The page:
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Article

The Impact of the Animal Housing System on Immune Cell Composition and Function in the Blood of Dromedary Camels

Department of Microbiology, College of Veterinary Medicine, King Faisal University, Al-Ahsa 31982, Saudi Arabia
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Author to whom correspondence should be addressed.
Academic Editors: Maria Giovanna Ciliberti and Mariangela Caroprese
Animals 2022, 12(3), 317; https://doi.org/10.3390/ani12030317
Received: 22 December 2021 / Revised: 23 January 2022 / Accepted: 24 January 2022 / Published: 28 January 2022
The present study investigated the impacts of a change in animal housing system on selected parameters of the camel immune system. Samples collected from camels during a free-ranging time were compared with samples collected from the same camels during movement-restricted housing. Movement-restricted camels showed elevated myeloperoxidase activity in their serum, a significant shape-change of their neutrophils, and higher reactive oxygen species content in their monocytes and neutrophils. The leukogram pattern of the camels under restricted housing was characterized by increased numbers of neutrophils, eosinophils, lymphocytes, and monocytes. Within the lymphocyte population, only the helper T cells and B cells were expanded in animals under restricted housing. In addition, restricted housing modulated the expression of several cell surface antigens, including monocyte-polarization markers and cell adhesion molecules. Functional analysis of bacterial phagocytosis indicated impaired antibacterial function of phagocytes in camels under restricted housing. In summary, the present study identified significant changes in blood immune cell composition, phenotype, and function in dromedary camels under restricted-housing conditions, and suggests the development of an excitement leukogram in those animals.
Background: The dromedary camel (Camelus dromedarius) is an important livestock animal of desert and semi-desert ecosystems. In recent years, several elements of the camel immune system have been characterized. Stress and excitement induced by animal housing represent the most important environmental factors with potential modulatory effects on the immune system. The present study evaluated the impacts of a restricted-housing system on some phenotypic and functional properties of blood leukocytes in dromedary camels. Methods: Immunofluorescence and flow cytometry were used to comparatively analyze samples collected from camels during a free-ranging time and samples collected from the same camels during movement-restricted housing. Results: In comparison to blood samples collected from the camels during the free-ranging time, samples from movement-restricted camels showed elevated serum myeloperoxidase activity, a significant shape-change in their neutrophils, and higher reactive oxygen species content in their monocytes and neutrophils, indicating increased cellular oxidative stress under movement-restricted housing. The leukogram pattern of the camels under restricted housing was characterized by leukocytosis with increased numbers of neutrophils, eosinophils, lymphocytes, and monocytes, resembling an excitement leukogram pattern. Within the lymphocyte population, only the helper T cells and B cells were expanded in animals under restricted housing. The upregulation of CD163 together with the downregulation of MHC-II on monocytes from excited camels indicate a modulatory potential of animal excitement to polarize monocytes toward an anti-inflammatory phenotype. Functional analysis of bacterial phagocytosis indicates an impaired antibacterial function of phagocytes in excited camels. The downregulation of several cell adhesion molecules on leukocytes from excited camels suggests a role for impaired cell adhesion and tissue migration and leukocyte retention in blood in the observed leukocytosis in animals under excitement. Conclusions: The present study identified significant changes in blood immune cell composition, phenotype, and function in dromedary camels under restricted-housing conditions. The observed changes in leukocyte composition suggest the development of an excitement leukogram pattern in camels under movement-restricted housing. To evaluate the clinical relevance of the observed changes in immune cell phenotype and function for the immune competence of camels under restricted housing, further studies are required. View Full-Text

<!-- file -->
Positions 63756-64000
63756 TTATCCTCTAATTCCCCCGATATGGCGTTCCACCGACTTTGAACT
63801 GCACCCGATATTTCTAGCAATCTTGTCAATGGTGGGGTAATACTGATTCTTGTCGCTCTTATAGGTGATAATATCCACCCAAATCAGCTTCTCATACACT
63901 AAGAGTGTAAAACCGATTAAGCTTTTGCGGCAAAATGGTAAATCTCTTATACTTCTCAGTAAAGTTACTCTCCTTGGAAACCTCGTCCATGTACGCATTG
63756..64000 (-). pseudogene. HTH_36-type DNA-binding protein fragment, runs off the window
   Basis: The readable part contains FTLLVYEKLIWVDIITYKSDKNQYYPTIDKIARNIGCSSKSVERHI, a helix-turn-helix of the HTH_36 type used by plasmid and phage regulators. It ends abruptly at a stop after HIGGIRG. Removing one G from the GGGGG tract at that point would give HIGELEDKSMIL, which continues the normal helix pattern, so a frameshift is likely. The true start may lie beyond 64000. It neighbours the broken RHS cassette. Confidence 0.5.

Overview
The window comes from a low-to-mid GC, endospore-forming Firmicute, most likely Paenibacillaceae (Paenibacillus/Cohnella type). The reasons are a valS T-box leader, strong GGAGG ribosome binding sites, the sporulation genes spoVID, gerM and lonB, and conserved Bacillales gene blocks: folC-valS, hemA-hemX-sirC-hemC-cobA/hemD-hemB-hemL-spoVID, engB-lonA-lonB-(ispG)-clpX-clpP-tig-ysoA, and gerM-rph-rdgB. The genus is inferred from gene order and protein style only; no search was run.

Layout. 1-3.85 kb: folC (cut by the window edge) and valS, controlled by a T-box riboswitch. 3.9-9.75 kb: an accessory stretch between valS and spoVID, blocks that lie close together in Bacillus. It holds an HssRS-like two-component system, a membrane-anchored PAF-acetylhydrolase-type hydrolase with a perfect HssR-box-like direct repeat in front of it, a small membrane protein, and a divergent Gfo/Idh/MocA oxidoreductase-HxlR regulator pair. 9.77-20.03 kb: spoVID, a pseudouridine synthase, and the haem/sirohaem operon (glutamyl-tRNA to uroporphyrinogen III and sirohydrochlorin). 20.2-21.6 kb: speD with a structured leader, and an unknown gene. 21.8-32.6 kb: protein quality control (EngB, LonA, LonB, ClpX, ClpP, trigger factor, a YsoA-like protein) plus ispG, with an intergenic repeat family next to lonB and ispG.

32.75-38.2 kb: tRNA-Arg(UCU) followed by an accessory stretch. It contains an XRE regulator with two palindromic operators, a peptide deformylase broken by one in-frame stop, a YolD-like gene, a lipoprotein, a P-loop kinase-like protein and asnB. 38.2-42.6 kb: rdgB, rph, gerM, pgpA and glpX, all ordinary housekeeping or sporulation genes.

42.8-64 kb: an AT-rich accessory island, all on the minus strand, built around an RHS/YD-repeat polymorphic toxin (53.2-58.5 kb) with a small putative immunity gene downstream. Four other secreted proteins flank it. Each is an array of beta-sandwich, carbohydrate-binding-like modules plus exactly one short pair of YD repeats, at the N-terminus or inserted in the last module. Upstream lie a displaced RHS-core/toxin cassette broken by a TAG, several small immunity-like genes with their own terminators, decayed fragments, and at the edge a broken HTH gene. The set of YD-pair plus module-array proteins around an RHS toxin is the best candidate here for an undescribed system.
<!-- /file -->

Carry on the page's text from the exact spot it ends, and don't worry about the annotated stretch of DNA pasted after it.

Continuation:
Keywords: housing; immunity; dromedary camel; excitement; flow cytometry; leukocytes ROS; phagocytosis housing; immunity; dromedary camel; excitement; flow cytometry; leukocytes ROS; phagocytosis
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MDPI and ACS Style

Hussen, J.; Al-Sukruwah, M.A. The Impact of the Animal Housing System on Immune Cell Composition and Function in the Blood of Dromedary Camels. Animals 2022, 12, 317. https://doi.org/10.3390/ani12030317

AMA Style

Hussen J, Al-Sukruwah MA. The Impact of the Animal Housing System on Immune Cell Composition and Function in the Blood of Dromedary Camels. Animals. 2022; 12(3):317. https://doi.org/10.3390/ani12030317

Chicago/Turabian Style

Hussen, Jamal, and Mohammed Ali Al-Sukruwah. 2022. "The Impact of the Animal Housing System on Immune Cell Composition and Function in the Blood of Dromedary Camels" Animals 12, no. 3: 317. https://doi.org/10.3390/ani12030317

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